Veni, vidi, vici, refactor
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Remember your first programs? Your first Hello World? You will launch them from the command line and just print something. Over time your programs became more complex. You still printed a lot of stuff – at the beginning of you program, when your program was finished, parameters invoking a function that you think it is important, etc. You are doing this, because you are running your program a lot trying to get feedback on how it is working.
Eventually you discovered logging tools – they are cool and let you log more easily, give you exactly when the code was invoked and from where, in a similar format. So you start using those as well and stop relying on
System.out.println and the likes. They also often let you record in a file everything, so you can check it later.
Years pass and you still write logs when you start developing a program. You want to get a sense of what your program is doing and debugging is sometimes hard, so you will just add a log here and there.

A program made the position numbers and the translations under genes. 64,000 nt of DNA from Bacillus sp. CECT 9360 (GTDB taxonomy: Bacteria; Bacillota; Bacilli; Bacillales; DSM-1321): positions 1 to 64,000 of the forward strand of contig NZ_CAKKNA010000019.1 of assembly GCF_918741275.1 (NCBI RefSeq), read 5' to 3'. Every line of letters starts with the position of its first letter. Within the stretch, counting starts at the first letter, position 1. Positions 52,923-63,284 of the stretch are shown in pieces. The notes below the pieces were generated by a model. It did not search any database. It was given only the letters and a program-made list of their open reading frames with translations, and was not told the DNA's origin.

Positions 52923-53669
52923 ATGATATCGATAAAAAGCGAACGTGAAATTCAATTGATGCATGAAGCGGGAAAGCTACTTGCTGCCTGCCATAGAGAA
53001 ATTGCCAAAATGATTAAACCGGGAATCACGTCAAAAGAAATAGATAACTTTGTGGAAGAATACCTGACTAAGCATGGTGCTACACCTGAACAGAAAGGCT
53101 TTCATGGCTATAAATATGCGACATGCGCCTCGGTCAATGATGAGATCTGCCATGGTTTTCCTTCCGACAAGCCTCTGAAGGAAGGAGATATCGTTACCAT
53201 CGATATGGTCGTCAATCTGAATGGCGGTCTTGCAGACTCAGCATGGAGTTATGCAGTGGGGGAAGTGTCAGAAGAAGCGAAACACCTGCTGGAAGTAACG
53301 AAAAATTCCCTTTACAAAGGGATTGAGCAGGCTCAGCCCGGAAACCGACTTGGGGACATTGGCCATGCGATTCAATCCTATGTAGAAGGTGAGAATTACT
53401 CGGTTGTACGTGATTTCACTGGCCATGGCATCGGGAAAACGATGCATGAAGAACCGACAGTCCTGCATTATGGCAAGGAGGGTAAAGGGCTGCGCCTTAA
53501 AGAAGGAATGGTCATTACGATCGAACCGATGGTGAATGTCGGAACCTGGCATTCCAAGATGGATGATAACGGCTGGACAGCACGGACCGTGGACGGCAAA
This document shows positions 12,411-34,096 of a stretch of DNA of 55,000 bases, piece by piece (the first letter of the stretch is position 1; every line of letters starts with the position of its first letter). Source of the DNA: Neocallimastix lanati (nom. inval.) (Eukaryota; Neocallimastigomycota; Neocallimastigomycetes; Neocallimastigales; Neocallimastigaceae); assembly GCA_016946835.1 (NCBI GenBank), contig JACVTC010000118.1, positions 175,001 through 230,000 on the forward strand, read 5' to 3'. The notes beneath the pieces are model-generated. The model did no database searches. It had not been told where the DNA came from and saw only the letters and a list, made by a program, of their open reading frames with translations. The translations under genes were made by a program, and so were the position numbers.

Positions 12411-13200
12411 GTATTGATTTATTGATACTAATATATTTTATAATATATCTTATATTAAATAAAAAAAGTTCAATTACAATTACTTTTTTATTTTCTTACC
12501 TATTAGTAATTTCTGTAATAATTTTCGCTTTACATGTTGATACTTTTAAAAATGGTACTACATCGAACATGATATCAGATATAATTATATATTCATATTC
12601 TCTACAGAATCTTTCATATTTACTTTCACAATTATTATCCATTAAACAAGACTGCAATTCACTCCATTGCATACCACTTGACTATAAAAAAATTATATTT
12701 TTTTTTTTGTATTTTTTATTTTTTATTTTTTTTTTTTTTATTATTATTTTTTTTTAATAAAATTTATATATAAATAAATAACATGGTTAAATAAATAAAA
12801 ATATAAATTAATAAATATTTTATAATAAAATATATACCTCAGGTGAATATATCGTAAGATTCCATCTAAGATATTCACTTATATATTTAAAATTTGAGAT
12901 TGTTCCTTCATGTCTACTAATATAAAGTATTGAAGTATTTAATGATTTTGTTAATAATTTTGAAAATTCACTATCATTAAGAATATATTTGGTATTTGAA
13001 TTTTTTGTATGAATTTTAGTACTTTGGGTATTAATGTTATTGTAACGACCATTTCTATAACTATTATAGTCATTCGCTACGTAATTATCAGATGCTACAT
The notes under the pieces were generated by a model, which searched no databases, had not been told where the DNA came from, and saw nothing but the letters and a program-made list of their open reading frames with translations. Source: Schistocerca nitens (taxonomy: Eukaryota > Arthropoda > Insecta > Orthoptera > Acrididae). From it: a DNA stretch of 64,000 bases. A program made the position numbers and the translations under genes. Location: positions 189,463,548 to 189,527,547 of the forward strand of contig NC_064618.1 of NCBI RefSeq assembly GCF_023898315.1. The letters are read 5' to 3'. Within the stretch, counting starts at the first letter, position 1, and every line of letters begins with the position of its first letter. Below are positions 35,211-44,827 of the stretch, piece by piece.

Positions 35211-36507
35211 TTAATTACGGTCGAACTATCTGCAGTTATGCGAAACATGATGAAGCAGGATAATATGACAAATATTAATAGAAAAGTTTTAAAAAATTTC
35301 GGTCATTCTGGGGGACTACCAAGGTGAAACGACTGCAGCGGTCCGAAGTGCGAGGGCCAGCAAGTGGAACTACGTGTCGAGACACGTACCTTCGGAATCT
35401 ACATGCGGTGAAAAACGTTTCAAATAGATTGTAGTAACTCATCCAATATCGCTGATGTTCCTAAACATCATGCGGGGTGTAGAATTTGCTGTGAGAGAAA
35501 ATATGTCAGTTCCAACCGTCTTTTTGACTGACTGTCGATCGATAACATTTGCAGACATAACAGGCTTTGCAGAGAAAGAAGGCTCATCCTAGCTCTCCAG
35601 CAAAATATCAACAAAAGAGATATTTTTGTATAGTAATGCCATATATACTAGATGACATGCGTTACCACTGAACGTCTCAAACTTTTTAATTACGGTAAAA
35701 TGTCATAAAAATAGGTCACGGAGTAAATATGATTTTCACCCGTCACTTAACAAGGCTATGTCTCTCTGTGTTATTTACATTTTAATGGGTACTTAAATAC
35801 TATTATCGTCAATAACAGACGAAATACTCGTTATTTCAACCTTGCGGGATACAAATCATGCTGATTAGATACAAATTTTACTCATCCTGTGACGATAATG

You watch logs to check the flow of your program.
Then there is a time when you are done working on the code and it is time to commit into your source repository. What do you do before that? Often you remove all that extra logging, or make sure it is disabled. It has done with purpose, so it is no longer needed. Or is it?
All our servers belong to you. You care for them, install stuff on them and make sure they help your business operate. Without you, everything will soon fail.
Most of the time everything is fine, but sometimes there are issues and when you have issues, you need to fix them. What do you do then?
You watch logs to find what went wrong.
Sometimes logs will tell you exactly what happened, you will restart a server or application and problem will go away.
Other times a programmer will put too much noise in the application logs, recording all kind of useless stuff and making your job harder. You will use your skills to filter logs for errors and hope programmers that developed the products have the same understanding as you of what an error is, what should be an warning and info message.